If you know Norwich you may recognise this scene, captured from The Forum. The 15th century church opposite is St Peter Mancroft. The significance of this scene for me was not only the reflections of the super-modern structure juxtaposed with the historic church, but also in the fact that here I was with my son, inside the modern structure in the year 2019, looking out on that ancient church inside which, 230 years earlier, my 4x great grandparents were married, and six years after that my 3x great grandfather Thomas was baptised.
All of this is relevant to the tale that follows. It follows on from my last post about the operation of ‘settlement’ as the key concept in dealing with the poor.
I was in Norwich visiting my son, spending each evening with him and passing the days while he was studying, at the county archives or walking around the churches and parishes of significance to my Norwich ancestors. Amongst others, I was on the trail of the aforementioned Thomas and his wife Lucy: my 3x great grandparents. After marriage they settled in another Norwich parish: St Martin at Oak. Yet the baptism records of their children were puzzling: five children born in St Martin at Oak between 1819 and 1828, then a daughter born two hundred miles away in Fewston, Yorkshire in 1830, another son back in St Martin at Oak in 1832 and then seven more children in Fewston and Leeds between 1834 and 1846.
I understood why they had moved to Yorkshire. Thomas was a weaver: the very trade upon which Norwich’s wealth had been built; and yet even by the time of Thomas’s apprenticeship weaving was on the decline in Norwich, and with that the city itself. Quite simply, Norwich was unable to compete with the new spinning and weaving mills located in other parts of the country alongside fast flowing water and ready coal supplies. And so Thomas traded in his cottage industry lifestyle, working long hours at his loom beside the trademark long weavers’ window on the upper floor of the family home, for a position spinning flax at West House Mill at Blubberhouses within the parish of Fewston, about eight miles from Harrogate.
It’s known that the owners of West House Mill toured workhouses and charitable institutions in London and other large towns in search of hundreds of apprentice children, just as Thomas’s orphaned contemporary Robert Blincoe (‘The Real Oliver Twist’) had been ‘recruited’ around 1800. In fact, they hold the dubious honour of being amongst the first to do that. It’s reasonable to suppose, then, that Thomas might have been persuaded to relocate to the mill as an ‘engine minder’ while the owners were on a recruitment drive in Norwich. Reasonable, too, to imagine that all the benefits of this new life were highlighted, and little of the reality. The fact is that West House Mill was a huge, noisy, five-storeyed mill in a remote position in the Washburn Valley on the southern edge of the Yorkshire Dales. The working day, starting at 5am and ending sixteen hours later with perhaps just an hour’s break for rest and a midday meal, was hard-going and repetitive. The mill depended on the slave labour of the pauper children, effectively imprisoned there until they reached the age of twenty-one: it was a place of misery. While workers’ cottages were provided and the beauty of the countryside undisputed, the culture shock for Lucy and Thomas, used to the milder climate, the facilities of Norwich, the tranquillity of detailed work at the handloom and family nearby would be immense.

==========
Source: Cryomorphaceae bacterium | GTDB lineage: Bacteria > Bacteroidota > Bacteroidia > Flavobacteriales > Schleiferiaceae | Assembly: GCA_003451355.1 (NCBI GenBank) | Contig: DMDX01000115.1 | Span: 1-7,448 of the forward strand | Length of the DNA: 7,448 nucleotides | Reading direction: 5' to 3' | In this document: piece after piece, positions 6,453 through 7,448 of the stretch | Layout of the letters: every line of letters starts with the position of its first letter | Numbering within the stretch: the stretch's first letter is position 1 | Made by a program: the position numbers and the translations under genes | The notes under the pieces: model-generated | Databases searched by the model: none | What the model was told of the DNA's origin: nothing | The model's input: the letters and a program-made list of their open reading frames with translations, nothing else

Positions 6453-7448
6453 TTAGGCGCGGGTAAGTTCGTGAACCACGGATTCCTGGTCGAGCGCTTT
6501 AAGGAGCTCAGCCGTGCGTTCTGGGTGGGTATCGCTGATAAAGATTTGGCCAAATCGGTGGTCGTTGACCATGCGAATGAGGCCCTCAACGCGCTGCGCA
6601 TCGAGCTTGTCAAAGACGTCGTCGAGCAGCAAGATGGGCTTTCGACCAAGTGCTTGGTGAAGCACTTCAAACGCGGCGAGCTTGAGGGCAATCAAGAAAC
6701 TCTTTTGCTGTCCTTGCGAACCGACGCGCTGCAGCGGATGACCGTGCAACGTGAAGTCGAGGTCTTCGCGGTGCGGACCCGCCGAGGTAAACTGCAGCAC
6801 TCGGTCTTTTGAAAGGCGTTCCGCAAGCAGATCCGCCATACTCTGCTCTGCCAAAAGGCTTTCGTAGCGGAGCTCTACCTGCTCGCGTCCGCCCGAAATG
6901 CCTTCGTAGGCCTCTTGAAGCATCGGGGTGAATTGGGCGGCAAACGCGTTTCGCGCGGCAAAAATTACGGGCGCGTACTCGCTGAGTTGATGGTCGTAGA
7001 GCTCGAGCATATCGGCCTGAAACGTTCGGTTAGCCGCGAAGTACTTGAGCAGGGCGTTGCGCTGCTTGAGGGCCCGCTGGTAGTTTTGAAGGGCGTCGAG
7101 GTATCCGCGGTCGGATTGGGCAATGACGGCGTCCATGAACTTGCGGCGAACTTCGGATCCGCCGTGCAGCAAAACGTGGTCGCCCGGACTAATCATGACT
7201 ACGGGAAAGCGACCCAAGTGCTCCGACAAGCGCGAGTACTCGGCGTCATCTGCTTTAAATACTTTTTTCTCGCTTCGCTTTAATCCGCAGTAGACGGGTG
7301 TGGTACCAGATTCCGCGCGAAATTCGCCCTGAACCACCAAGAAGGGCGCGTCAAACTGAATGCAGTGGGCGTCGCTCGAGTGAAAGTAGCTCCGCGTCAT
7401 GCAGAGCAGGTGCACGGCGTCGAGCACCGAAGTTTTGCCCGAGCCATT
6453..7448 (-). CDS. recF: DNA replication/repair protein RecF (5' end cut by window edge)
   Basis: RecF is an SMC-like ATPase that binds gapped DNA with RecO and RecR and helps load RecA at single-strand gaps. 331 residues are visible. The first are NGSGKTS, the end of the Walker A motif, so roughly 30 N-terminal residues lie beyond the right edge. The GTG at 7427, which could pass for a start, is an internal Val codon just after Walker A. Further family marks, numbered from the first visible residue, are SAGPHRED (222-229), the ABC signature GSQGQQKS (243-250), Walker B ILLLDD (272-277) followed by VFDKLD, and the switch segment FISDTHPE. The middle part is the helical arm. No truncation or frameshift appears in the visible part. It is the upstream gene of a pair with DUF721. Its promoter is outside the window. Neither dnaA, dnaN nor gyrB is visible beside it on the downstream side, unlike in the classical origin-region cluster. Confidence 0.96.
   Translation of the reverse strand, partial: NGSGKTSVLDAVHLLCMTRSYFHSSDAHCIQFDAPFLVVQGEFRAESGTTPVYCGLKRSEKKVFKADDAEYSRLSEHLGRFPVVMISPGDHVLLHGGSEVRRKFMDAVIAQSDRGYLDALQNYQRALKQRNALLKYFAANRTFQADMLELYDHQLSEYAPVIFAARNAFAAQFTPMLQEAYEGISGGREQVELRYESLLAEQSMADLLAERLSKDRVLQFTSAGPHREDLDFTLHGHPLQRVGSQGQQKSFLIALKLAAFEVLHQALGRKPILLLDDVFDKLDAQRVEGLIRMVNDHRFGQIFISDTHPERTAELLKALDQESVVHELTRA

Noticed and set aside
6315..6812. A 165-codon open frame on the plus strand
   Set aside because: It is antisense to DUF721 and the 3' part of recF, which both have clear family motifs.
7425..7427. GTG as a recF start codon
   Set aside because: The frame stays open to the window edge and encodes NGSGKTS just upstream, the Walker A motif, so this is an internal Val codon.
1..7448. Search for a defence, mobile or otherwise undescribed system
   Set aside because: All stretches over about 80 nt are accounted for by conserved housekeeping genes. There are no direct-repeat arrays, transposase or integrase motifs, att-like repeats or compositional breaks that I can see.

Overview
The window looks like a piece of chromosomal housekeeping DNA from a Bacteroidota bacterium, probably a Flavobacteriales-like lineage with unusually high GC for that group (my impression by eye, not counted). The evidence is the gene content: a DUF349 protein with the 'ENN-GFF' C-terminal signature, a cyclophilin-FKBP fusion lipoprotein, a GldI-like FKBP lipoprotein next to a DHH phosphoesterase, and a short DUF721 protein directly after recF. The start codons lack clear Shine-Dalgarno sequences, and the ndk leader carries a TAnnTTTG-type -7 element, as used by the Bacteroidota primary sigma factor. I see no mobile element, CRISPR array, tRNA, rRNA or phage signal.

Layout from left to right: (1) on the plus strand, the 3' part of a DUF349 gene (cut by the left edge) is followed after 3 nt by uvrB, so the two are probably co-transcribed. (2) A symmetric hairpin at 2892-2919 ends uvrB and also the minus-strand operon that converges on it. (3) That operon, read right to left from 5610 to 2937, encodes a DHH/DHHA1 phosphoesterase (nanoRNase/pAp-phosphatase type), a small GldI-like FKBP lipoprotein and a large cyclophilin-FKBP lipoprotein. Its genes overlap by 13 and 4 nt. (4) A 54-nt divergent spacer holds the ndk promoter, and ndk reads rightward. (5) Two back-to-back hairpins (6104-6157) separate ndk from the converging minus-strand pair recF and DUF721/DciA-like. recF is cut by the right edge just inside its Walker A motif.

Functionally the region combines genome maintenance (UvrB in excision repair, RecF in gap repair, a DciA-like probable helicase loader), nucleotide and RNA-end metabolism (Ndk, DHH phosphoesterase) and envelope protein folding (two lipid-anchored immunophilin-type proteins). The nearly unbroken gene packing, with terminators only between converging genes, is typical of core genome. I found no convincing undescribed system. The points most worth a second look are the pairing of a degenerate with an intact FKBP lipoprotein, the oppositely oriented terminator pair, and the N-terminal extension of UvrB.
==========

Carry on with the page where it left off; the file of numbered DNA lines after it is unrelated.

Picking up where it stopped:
There was very little risk for the mill owners in employing Thomas. In accordance with the law, it’s almost certain that he left Norwich with a Settlement Certificate. Ever since the 1662 Settlement Act these certificates had facilitated migration by serving as a guarantee from the Churchwardens and Overseers of the Poor of the ‘home’ parish to those of the intended ‘host’ parish that, in the event of difficulties resulting in an application for poor relief, the home parish would pay the costs of ‘Removal’.
Two days after taking my ‘ancient and modern’ photo I was back in The Forum. Alongside several restaurants, the building is home to the Norfolk and Norwich Millennium Library which includes the Norfolk Heritage Centre. Here, I came across a reference to Thomas, Lucy and their first four children: a Removal Order dated 1826. This surprised me on two counts. First, based on the baptism records I had believed their initial migration took place between 1828 and 1830; and second, if my family had been removed from Fewston back to St Martin at Oak in Norwich, what was the reason for this, and why had they returned there in time for the 1830 baptism of their sixth child?
The detail of the Removal Order was even more unexpected. In 1826 Thomas, Lucy and their four named children (6 years to 3 months) were removed from St Martin at Oak, where they had ‘lately intruded themselves contrary to the law relating to the settlement of the poor, and that they had there become chargeable’. By decision of two Justices of the Peace they were to be returned to the last legal place of settlement, and that was Fewston in Yorkshire.